A brief history of the London Coliseum, home of English National Opera.
The London Coliseum was designed by Frank Matcham for Sir Oswald Stoll with the ambition of being the largest and finest ‘people’s palace of entertainment’ of the age.
Matcham wanted a Theatre of Variety – not a music hall but equally not highbrow entertainment. The resulting programme was a mix of music hall and variety theatre, with one act - a full scale revolving chariot race - requiring the stage to revolve. The theatre’s original slogan was PRO BONO PUBLICO (For the public good). It was opened in 1904 and the inaugural performance was a variety bill on 24 December that year.
With 2,359 seats, the London Coliseum is the largest theatre in London. It underwent extensive renovations between 2000 and 2004 when an original staircase planned by Frank Matcham was finally put in to his specifications.
The theatre changed its name from the London Coliseum to the Coliseum Theatre between 1931 and 1968. During the Second World War, the Coliseum served as a canteen for Air Raid Patrol workers, and Winston Churchill gave a speech from the stage.
After 1945 it was mainly used for American musicals before becoming in 1961 a cinema for seven years. In 1968 it reopened as the London Coliseum, home of Sadler’s Wells Opera. In 1974 Sadler’s Wells became English National Opera and the Company bought the freehold of the building for £12.8 million in 1992.
The theatre underwent a complete and detailed restoration from 2000 which was supported by National Heritage Lottery Fund, English Heritage, the National Lottery through Arts Council England, Vernon & Hazel Ellis and a number of generous trust and individual donors to whom we are extremely grateful.The auditorium and other public areas were returned to their original Edwardian decoration and new public spaces were created. The theatre re-opened in 2004.
The London Coliseum has the widest proscenium arch in London (55 feet wide and 34 feet high – the stage is 80 feet wide, with a throw of over 115 feet from the stage to the back of the balcony) and was one of the first theatres to have electric lighting.
It was built with a revolving stage although this was rarely used which consisted of three concentric rings and was 75 feet cross in total and cost Stoll £70,000. A range of modern features included electric lifts for patrons, a roof garden and an information bureau in which physicians or others expecting urgent telephone calls or telegrams could leave their seat numbers and be immediately informed if required.
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Frank Matcham (1854–1920)
Born in Devon, Frank Matcham was apprenticed to George Bridgman, a local builder and architect in 1868. In the 1870s he moved to London to join the architectural practice of Jethro Robinson who was consulting theatre architect to the Lord Chamberlain. Following the sudden death of Robinson in 1878 Matcham, by then married to Robinson’s daughter, took over the practice.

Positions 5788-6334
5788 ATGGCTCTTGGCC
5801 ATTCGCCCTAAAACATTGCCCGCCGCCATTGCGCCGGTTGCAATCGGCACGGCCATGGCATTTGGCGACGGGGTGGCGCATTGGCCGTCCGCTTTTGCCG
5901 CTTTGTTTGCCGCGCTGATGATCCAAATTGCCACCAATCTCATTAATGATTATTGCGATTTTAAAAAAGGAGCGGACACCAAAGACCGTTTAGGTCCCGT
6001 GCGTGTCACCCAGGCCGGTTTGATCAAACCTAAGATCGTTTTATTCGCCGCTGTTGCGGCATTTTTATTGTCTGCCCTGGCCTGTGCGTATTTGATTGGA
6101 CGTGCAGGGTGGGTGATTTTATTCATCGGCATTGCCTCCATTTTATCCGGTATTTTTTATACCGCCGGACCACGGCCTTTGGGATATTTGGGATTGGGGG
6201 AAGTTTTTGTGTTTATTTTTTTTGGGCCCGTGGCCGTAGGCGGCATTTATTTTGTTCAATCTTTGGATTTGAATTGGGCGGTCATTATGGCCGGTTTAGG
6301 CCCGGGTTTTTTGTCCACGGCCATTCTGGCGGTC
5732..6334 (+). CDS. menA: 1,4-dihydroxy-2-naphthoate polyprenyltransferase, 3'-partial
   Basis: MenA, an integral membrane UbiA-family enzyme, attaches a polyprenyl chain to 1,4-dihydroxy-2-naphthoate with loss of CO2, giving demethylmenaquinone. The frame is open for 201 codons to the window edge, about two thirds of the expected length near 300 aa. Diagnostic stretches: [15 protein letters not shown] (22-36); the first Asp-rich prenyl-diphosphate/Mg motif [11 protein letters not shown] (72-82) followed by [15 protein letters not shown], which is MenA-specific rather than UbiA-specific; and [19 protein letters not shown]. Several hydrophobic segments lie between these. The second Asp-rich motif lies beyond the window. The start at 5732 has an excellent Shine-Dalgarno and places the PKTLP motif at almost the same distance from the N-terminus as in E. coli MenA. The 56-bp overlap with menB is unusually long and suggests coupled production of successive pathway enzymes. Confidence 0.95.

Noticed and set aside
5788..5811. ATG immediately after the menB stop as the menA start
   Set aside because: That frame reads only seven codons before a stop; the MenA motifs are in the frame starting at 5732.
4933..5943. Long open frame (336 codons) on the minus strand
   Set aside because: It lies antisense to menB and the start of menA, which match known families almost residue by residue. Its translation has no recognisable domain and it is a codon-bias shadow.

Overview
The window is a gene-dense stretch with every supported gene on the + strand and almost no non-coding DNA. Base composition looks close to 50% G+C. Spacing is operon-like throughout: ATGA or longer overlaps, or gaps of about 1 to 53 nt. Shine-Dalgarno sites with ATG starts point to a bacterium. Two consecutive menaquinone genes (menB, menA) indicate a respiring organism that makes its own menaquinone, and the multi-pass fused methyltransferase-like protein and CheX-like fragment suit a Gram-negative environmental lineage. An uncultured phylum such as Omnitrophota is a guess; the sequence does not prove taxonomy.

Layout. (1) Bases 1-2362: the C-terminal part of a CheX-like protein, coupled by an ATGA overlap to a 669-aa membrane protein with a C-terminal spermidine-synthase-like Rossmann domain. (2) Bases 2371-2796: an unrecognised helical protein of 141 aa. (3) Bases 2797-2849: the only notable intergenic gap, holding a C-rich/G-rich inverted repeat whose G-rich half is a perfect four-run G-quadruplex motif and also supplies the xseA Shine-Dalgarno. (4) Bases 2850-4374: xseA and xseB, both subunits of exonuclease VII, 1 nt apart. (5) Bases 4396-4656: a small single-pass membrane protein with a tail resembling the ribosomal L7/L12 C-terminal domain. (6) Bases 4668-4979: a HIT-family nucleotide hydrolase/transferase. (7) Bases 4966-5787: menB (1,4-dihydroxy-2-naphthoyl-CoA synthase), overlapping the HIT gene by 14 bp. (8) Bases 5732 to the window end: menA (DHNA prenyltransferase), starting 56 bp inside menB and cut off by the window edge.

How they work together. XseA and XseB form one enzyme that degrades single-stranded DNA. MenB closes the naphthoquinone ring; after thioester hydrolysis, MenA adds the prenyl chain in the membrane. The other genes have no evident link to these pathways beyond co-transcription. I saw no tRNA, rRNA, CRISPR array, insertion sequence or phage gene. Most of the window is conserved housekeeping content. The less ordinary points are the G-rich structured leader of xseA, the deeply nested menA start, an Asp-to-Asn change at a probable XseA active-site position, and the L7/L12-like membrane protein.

Probably the most prolific theatre architect of all times, Matcham built at least 80 theatres as original architect and was involved in minor and major rebuildings of around 80 more between 1873 and 1913. There was a building boom between 1890 and 1915 and Matcham designed theatres for many cities and towns. Notable London theatres include the Hackney Empire (1901), the London Palladium (1910) and the Victoria Palace (1911). He also designed pubs, cinemas and hotels as well as the County Arcade in Leeds and the Tower Ballroom and Circus in Blackpool.
Frank Matcham pioneered the use of cantilevered steel in his designs, and took out patents to protect his work. This allowed balconies to be built out into the auditorium without the use of the supporting pillars that had characterised the work of the previous generation of theatre architects. Without pillars, there were improved sightlines and, popular with theatre owners, an increased audience capacity
Each of Matcham’s theatres was unique and he had a reputation for building magnificent theatres on difficult sites both speedily and economically, which led to close relationships with many theatre owners and managers, including Oswald Stoll who commissioned him to design the London Coliseum in 1904. The building survives largely to Matcham’s plans which can be viewed in ENO’s Archive and was beautifully restored to the original plans in 2004. He is buried in Highgate Cemetery.
Sir Oswald Stoll (1866 – 1942)
Oswald Stoll was a British theatre manager and the co-founder of the Stoll Moss Group theatre company. By 1905, almost every large town in Great Britain had an “Empire” or a “Coliseum” theatre, managed by Stoll.
He was born in Australia but moved to England with his mother after his father’s death and took his stepfather’s last name. His interest in theatre came from helping his mother manage theatres. Stoll was a philanthropist: he founded the Sir Oswald Stoll Foundation in Fulham which continues today to house disabled ex-Servicemen and women and provide support for veterans.